Drug Allergy

Drug allergies occur when a person’s immune system develops antibodies in reaction to the presence of foreign proteins in the drug. The next time the drug is introduced into the bloodstream, those antibodies release histamines, which cause symptoms ranging from a mild rash to hives to swelling of the throat and loss of consciousness. The more serious allergic reaction is called anaphylaxis, which can lead to anaphylactic shock and be fatal if left untreated. Milder allergic reactions may be treated with antihistamines, bronchodilators or corticosteriods. Anaphylaxis often requires an injection of epinephrine.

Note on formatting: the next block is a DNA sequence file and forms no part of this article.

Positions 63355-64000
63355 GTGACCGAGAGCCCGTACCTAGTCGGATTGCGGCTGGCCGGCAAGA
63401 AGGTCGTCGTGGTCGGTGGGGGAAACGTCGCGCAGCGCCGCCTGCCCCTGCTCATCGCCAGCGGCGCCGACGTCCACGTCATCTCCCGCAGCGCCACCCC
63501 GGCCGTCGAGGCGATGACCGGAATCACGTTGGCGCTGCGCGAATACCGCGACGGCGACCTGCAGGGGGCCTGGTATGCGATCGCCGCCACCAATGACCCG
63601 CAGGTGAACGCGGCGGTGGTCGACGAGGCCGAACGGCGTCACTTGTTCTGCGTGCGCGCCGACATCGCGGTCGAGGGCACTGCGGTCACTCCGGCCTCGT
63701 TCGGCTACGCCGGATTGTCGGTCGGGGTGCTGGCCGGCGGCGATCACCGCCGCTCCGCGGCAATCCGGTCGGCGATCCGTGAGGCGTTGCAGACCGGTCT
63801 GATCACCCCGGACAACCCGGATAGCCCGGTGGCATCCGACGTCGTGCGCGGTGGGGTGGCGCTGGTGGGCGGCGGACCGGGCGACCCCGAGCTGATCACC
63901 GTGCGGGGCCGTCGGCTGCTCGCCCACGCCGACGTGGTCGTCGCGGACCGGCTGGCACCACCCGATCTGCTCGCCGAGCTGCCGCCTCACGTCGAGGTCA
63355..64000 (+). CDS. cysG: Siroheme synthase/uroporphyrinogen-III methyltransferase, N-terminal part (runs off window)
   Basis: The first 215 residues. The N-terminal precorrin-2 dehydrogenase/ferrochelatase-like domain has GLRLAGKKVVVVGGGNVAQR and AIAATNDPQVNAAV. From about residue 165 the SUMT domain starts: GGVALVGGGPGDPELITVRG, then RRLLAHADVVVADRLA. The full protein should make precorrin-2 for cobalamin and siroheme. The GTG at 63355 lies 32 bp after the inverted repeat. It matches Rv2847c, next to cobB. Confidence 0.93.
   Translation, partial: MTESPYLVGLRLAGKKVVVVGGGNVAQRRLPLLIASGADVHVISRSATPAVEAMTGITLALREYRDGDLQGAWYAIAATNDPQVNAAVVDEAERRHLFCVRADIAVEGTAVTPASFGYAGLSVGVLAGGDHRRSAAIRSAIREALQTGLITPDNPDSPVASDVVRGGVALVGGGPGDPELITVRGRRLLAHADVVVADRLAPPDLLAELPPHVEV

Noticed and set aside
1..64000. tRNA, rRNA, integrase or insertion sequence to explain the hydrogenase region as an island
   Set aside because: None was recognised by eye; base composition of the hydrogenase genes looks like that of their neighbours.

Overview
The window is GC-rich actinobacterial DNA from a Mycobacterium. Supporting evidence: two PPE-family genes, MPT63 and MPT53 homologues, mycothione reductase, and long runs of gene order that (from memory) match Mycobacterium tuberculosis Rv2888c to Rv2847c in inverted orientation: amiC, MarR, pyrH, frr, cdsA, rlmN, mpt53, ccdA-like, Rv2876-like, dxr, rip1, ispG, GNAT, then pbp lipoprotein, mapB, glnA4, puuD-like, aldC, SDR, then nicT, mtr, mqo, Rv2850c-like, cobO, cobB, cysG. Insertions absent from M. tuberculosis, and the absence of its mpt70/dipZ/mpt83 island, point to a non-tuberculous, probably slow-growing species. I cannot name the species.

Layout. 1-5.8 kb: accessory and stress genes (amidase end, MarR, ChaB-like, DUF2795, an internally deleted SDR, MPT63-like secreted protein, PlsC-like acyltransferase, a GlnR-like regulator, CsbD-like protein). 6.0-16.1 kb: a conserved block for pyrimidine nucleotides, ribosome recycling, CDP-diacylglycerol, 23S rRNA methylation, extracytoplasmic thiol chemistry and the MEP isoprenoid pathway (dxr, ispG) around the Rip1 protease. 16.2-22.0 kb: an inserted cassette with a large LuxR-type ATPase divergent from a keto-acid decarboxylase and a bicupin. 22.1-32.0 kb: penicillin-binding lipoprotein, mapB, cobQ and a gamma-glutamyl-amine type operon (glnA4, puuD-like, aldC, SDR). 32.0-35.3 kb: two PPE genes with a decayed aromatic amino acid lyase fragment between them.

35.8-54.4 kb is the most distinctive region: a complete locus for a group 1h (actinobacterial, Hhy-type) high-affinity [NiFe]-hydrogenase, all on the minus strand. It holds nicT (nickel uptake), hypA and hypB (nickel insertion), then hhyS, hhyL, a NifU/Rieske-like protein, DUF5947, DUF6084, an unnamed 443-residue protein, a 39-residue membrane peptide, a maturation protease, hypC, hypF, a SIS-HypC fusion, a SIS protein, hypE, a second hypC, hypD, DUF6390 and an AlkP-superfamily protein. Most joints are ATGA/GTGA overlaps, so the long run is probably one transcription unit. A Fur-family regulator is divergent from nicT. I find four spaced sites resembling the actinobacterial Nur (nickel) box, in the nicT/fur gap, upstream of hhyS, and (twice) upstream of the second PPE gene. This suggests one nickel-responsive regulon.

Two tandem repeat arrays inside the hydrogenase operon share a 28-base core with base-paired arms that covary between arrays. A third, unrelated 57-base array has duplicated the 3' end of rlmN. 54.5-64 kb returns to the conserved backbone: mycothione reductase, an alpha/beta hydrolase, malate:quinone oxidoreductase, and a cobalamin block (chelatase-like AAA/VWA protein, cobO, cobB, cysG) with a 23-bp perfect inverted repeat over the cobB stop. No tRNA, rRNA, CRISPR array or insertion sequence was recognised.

This is not to be confused with an adverse reaction to a drug that does not involve the immune system, such as “side effects,” tolerance issues, over- or under-dosing, and contraindications with other medications. Up to 95% of drug reactions are not allergic reactions.

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We are happy to announce our office will reopen regular hours on May 4th per Governor Ron DeSantis. Please call our office to schedule. Walk in care is not available.

Changes in office policy: wear a mask, screening at front door, limit non-essential visitors, bring albuterol inhalers scheduled for lung function testing.

Telemedicine appointments may still be available for those who cannot or should not come to the office.
Learn More About Telemedicine Here

Thank you for your understanding during this difficult time. The health of our patients, families, and staff is our utmost priority.